More is more at Bad Roman, NYC’s hottest restaurant opening of 2023

Inside Bad Roman in NYC, with orange-hued banquettes and wavy details

Before Bad Roman even opened, the Manhattan restaurant was already going viral. Friends, family, and influencers eagerly posted flashy food clips from Quality Branded’s new spot, billed as a follow-up to already-trendy sibling restaurants Don Angie and Zou Zou’s.

And since opening in late February, Bad Roman has certainly lived up to the hype, filling the hundreds of seats in the colorful dining room on the third floor of The Shops at Columbus Circle with people digging into family-style maximalist Italian fare: a plush and buttery roasted garlic babka, crisp ’roni chips to dip in ranch, and a round of shots served on toy race cars, inspired by Italy’s classic car obsession.

“Our whole vision is rooted in Italian,” says executive chef Nick Gaube. “We’re pulling from our irreverent Italian style with the menu and the design. It’s a little loud, a little off-base, and that speaks to us as a restaurant group. We try to be a different, fun, exciting type of restaurant to come and celebrate and have a good time.”

Whether you’re on a date, a business meeting, or celebrating a birthday, anniversary, or divorce, Bad Roman brings the vibes. And the name? That harks back to the 1980s, when “bad” was slang for “good.” “It’s a nod to our authentic playfulness,” says Gaube.

Garlic babka sliced open
The garlic babka | Credit: Christian Harder

Bad Roman’s menu is inspired by three staple carb-centric cuisines: Italian, Italian-American, and California Italian, Gaube says.

Already, Gaube has seen his viral dishes become Bad Roman’s bestsellers, and he’d be lying if he said that’s not what he was aiming for in crafting the menu. “Every chef wants to make good food that’s engaging and exciting,” he says. Internet popularity is “an added bonus.”

The restaurant’s most popular dish is its signature hybrid of garlic bread and babka. “Being at the base of the Upper West Side, it felt fitting to do something like babka,” Gaube says. “This one is unexpected but still familiar.”

A ravioli sits on top of a filet mignon as sauce from the ravioli spills onto the filet
The saucy filet cacio e pepe | Credit: Christian Harder

The concept rings true throughout the menu—diners aren’t necessarily introduced to completely rare or new ingredients and dishes, but rather shown a new way of enjoying flavors they already love. The crispy ’roni cups look just like pepperoni pulled off the top of pizza, dippable in ranch and devoured at the start of a meal. Filetto topped with a cacio e pepe raviolo is Bad Roman’s signature entree, offering a best-of-both-worlds steak and pasta situation in which sauce oozes out of the raviolo to cover the meat.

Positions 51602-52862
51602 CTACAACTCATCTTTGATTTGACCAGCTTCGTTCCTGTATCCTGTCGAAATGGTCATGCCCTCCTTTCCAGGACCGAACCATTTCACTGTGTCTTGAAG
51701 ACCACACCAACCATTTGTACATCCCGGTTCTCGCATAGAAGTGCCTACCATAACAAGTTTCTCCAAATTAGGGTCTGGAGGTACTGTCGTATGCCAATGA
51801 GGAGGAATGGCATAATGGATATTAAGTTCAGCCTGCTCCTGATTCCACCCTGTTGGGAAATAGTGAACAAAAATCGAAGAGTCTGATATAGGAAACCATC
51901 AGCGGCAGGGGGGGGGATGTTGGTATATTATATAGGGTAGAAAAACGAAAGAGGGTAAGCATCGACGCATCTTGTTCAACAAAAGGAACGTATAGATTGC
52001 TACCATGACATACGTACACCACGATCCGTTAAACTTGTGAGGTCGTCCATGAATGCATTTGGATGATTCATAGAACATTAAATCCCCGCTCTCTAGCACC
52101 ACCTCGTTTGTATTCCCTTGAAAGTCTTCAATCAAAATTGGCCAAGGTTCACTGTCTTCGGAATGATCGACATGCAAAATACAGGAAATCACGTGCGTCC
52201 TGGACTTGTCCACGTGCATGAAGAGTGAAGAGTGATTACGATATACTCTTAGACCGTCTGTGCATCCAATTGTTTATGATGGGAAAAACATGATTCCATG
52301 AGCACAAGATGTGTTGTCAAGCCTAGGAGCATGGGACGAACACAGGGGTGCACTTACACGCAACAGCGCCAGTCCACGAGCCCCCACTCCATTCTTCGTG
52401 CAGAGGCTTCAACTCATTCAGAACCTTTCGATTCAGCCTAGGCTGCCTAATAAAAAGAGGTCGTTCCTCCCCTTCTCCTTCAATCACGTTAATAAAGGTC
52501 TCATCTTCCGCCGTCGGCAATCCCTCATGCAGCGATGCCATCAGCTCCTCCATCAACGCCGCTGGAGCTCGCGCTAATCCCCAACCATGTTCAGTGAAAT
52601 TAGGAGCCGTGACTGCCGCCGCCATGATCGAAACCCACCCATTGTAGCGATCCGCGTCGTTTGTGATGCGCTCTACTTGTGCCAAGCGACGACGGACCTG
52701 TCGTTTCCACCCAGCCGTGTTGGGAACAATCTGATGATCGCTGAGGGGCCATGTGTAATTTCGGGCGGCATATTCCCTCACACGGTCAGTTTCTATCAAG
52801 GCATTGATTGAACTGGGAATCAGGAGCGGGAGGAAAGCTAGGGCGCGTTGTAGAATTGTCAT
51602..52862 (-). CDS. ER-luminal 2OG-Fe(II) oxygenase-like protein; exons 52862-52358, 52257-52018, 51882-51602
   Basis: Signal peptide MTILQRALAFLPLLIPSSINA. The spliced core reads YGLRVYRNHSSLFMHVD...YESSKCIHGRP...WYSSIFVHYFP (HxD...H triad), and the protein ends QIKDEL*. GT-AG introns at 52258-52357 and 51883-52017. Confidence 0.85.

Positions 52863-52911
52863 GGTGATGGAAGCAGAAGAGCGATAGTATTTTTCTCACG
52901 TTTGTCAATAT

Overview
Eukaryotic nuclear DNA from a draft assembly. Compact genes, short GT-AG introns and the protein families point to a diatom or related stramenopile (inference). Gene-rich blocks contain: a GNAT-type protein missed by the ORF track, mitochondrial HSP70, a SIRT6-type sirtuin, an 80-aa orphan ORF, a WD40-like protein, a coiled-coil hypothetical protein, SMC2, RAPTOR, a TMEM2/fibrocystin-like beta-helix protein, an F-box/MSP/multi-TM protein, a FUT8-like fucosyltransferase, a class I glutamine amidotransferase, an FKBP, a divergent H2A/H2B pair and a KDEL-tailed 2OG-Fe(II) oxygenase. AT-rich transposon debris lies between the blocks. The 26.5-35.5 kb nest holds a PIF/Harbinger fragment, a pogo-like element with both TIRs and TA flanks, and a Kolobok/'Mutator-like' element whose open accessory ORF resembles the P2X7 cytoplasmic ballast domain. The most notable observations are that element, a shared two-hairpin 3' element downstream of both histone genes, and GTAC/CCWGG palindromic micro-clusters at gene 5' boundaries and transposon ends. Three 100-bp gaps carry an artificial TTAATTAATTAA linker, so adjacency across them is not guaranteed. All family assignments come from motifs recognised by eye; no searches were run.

The menu is extensive, with several large salads, a raw bar, Roman “piattini” small plates, seven pastas such as sleeper hit rock shrimp garganelli, and much more. For dessert, dig into tiramisu ice cream cake, sticky toffee panettone, or espresso shaved ice doused in vanilla milk-washed vodka. There are also housemade nightcaps including kumquat or grapefruit “’cello” to end your evening.

A martini garnished with pepperoncini
The pepperonci martini | Credit: Christian Harder

Brian Schnieder runs Bad Roman’s beverage program, and Gaube isn’t reluctant to call him a “genius.” “He’s so creative with the drinks he comes up with,” Gaube says, pointing to the martini pepperoncini. “It’s simple and so well executed; the brine is just unexpected. It’s a fun drink even though it’s a martini.”

Tequila granita is another photogenic cocktail racking up the likes. (“Everybody’s talking about it now,” Guabe says.) The habanero shaved ice amps up the margarita and is sweetened with a Calabrian chile honey. Italian carpool shots are another fan favorite, served in toy cars for a little extra fun. Named after Italian classic cars, such as the Ferrari (made with Fernet and Campari), the $8 drinks aim to keep the celebration going. 

Inside Bad Roman in NYC, with orange-hued banquettes and wavy details
Credit: Christian Harder

Bad Roman’s dining room, perhaps unsurprisingly, makes a bold statement. “The bright colors alone speak volumes about the type of space you’re entering,” Gaube says.

Designed by GRT Architects (the same firm as Don Angie), the dining room features orange-hued banquettes, lush greenery, and floor-to-ceiling windows with sprawling views of Central Park. Antique mirrors adorn the walls, garlic bulb-esque lamps hang from the ceiling, and Gaube says that if diners look closely, they’ll find the restaurant’s snake theme in wavy details throughout the space (check the pulls on the silverware drawers).

The fun nature of the decor even runs to the much-photographed bathroom, where a full-sized fountain delights.

The glamorous bar at Bad Roman in NYC, decorated in green and gold
Credit: Christian Harder

Bad Roman is open for dinner daily from 5 pm to 11 pm.

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